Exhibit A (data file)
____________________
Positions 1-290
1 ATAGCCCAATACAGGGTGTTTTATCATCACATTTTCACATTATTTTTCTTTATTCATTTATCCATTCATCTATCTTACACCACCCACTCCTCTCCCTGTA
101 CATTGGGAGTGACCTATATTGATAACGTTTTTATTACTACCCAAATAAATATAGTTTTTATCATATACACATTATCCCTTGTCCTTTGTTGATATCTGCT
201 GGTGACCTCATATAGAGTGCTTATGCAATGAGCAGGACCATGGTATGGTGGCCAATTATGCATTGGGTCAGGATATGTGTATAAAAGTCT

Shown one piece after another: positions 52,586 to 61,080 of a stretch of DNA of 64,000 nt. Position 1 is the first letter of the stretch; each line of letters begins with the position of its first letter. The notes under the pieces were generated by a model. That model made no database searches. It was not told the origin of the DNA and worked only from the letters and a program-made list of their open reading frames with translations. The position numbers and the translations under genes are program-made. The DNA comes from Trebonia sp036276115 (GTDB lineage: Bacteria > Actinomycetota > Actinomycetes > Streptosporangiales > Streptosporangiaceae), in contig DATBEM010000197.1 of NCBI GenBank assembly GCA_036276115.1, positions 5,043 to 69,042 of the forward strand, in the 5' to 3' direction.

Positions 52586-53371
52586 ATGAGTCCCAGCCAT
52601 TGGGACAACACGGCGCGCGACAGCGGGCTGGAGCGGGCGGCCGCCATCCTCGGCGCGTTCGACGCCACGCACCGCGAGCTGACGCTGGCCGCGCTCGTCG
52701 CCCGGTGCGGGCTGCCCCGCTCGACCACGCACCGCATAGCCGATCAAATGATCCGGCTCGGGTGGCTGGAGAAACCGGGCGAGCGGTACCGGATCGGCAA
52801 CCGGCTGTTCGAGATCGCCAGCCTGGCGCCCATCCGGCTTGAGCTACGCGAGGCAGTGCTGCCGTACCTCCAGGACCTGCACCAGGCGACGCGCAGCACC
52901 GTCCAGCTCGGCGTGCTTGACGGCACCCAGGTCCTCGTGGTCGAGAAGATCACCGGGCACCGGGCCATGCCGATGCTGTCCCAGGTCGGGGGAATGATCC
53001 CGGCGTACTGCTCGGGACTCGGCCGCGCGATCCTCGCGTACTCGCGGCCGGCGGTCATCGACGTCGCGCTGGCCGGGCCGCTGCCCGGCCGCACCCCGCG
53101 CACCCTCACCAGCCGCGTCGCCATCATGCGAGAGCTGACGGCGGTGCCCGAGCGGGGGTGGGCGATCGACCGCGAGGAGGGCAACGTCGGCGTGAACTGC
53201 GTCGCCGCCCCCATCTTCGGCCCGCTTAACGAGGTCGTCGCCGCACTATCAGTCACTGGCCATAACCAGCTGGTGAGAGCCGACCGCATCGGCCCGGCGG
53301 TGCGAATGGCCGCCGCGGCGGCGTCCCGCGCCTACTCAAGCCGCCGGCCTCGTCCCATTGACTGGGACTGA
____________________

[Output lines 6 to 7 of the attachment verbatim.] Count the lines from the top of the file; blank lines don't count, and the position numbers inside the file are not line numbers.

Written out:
Positions 52586-53371
52586 ATGAGTCCCAGCCAT